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Invasive mechanical ventilation poses a strong risk factor for the development of chronic lung disease in preterm infants. A reduction of the dead space as part of the total breathing volume would reduce the ventilation effort and thereby lower the risk of ventilator-induced lung injuries. In this experimental study, we compared the efficacy of mechanical dead space washout via uncontrolled and controlled leakage flow in their ability to eliminate CO2 during conventional ventilation in preterm infants. Three frequently used neonatal ventilators, operating under standard conventional ventilating parameters, were individually connected to a test lung. To maintain a constant physiological end-expiratory pCO2 level during ventilation, the test lung was continuously flooded with CO2 . A side port in the area of the connector between the endotracheal tube and the flow sensor allowed breathing gas to escape passively or in a second experimental setup, regulated by a pump. Measurements of end-expiratory pCO2 were taken in both experiments and compared to end-expiratory pCO2 levels of ventilation without active dead space leakage. Following dead space washout, a significant reduction of end-expiratory pCO2 was attained. Under conditions of uncontrolled leakage, the mean decrease was 14.1% while controlled leakage saw a mean reduction of 16.1%. Washout of dead space by way of leakage flow is an effective method to reduce end-expiratory pCO2 . Both controlled and uncontrolled leakage provide comparable results, but precise regulation of leakage allows for a more stable ventilation by preventing uncontrolled loss of tidal volume during inspiration. © 2022 The Authors. Pediatric Pulmonology published by Wiley Periodicals LLC.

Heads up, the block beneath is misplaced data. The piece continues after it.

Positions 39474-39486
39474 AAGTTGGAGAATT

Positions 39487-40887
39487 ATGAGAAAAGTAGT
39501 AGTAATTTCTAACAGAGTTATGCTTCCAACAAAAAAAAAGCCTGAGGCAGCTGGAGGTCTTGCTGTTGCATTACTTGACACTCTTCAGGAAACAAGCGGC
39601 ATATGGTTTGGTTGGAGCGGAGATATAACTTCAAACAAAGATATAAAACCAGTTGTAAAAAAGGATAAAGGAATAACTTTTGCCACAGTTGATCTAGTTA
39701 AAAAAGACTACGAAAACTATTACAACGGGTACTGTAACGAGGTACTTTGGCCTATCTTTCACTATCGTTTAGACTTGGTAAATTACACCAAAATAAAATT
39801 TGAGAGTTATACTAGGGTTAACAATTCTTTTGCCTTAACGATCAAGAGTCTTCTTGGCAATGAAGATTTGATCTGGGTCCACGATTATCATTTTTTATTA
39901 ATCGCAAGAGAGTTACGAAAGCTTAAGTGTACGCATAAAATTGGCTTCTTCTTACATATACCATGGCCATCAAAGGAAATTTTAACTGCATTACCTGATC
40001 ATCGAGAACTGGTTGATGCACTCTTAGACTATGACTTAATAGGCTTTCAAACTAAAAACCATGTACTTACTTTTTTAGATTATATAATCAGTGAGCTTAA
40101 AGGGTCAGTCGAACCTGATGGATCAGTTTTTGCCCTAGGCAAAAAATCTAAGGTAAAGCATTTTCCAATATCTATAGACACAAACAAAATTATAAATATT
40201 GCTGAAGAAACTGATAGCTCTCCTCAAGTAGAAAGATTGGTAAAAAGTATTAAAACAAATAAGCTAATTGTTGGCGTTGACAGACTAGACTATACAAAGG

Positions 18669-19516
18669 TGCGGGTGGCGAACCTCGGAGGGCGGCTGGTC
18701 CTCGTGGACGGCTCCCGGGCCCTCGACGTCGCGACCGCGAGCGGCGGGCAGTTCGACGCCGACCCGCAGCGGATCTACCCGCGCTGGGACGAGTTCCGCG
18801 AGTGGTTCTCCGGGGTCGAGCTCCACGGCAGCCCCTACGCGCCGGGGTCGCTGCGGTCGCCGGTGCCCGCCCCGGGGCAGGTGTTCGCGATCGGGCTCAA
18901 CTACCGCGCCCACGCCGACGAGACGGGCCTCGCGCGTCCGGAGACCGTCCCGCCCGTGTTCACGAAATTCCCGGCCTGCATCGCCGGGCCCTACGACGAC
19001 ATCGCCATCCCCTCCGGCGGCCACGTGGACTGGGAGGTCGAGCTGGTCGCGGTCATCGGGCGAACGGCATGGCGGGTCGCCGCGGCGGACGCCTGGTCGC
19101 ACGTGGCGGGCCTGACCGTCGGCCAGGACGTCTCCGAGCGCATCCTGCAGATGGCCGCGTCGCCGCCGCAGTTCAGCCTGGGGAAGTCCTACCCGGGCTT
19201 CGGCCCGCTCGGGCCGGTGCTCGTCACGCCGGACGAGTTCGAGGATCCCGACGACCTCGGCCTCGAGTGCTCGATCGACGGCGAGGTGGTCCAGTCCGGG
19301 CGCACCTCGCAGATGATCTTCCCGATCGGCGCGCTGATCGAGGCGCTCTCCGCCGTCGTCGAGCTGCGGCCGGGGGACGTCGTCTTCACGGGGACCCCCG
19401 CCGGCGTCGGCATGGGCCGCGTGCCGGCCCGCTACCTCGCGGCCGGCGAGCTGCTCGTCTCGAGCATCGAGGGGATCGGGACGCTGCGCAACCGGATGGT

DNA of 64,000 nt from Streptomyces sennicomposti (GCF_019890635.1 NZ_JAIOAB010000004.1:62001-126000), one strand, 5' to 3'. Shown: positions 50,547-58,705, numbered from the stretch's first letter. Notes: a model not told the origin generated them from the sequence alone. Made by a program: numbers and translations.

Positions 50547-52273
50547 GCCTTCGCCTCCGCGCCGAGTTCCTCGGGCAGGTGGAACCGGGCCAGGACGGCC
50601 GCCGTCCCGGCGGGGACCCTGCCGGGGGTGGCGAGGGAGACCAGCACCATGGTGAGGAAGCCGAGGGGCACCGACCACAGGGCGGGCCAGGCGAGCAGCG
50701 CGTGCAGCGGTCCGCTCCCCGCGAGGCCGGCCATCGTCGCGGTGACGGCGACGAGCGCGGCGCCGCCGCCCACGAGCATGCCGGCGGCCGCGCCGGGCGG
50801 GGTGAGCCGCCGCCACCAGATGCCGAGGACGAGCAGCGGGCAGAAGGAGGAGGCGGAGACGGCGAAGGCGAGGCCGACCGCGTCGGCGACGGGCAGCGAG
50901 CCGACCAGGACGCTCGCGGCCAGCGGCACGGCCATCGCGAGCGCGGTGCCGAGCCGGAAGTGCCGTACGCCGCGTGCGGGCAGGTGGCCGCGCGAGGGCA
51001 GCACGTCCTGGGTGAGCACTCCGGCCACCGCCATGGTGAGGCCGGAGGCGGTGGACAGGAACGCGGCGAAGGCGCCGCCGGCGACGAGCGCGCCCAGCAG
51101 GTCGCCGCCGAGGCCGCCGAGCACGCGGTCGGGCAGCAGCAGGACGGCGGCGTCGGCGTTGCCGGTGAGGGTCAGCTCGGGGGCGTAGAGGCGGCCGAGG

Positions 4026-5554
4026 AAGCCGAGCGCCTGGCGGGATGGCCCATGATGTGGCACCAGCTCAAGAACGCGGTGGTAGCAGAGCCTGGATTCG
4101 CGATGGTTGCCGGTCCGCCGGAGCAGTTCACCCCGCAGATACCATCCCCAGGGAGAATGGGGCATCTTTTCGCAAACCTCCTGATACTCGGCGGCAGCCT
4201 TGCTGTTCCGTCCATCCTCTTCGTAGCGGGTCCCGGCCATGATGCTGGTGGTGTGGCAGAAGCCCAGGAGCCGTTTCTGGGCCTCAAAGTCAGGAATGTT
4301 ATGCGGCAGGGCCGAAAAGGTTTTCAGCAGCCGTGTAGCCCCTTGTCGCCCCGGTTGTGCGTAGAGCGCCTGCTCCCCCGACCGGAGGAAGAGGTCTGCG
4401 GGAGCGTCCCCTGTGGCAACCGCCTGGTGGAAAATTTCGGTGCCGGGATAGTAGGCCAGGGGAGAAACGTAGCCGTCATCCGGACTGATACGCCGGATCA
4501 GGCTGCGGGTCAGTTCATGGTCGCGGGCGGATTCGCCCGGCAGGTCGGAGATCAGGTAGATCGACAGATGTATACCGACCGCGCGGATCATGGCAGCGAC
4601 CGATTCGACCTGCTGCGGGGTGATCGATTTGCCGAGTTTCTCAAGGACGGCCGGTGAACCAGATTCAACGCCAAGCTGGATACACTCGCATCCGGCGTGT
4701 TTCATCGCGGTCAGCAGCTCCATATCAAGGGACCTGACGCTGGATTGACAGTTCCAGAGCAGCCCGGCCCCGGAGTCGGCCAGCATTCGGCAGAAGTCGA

Martin Schöber, Bettina Bohnhorst, Natalee Annon-Eberharter, Martin Wald. Dead space washout by intentional leakage flow during conventional ventilation of premature infants-an experimental study. Pediatric pulmonology. 2022 Sep;57(9):1998-2002

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PMID: 35355449

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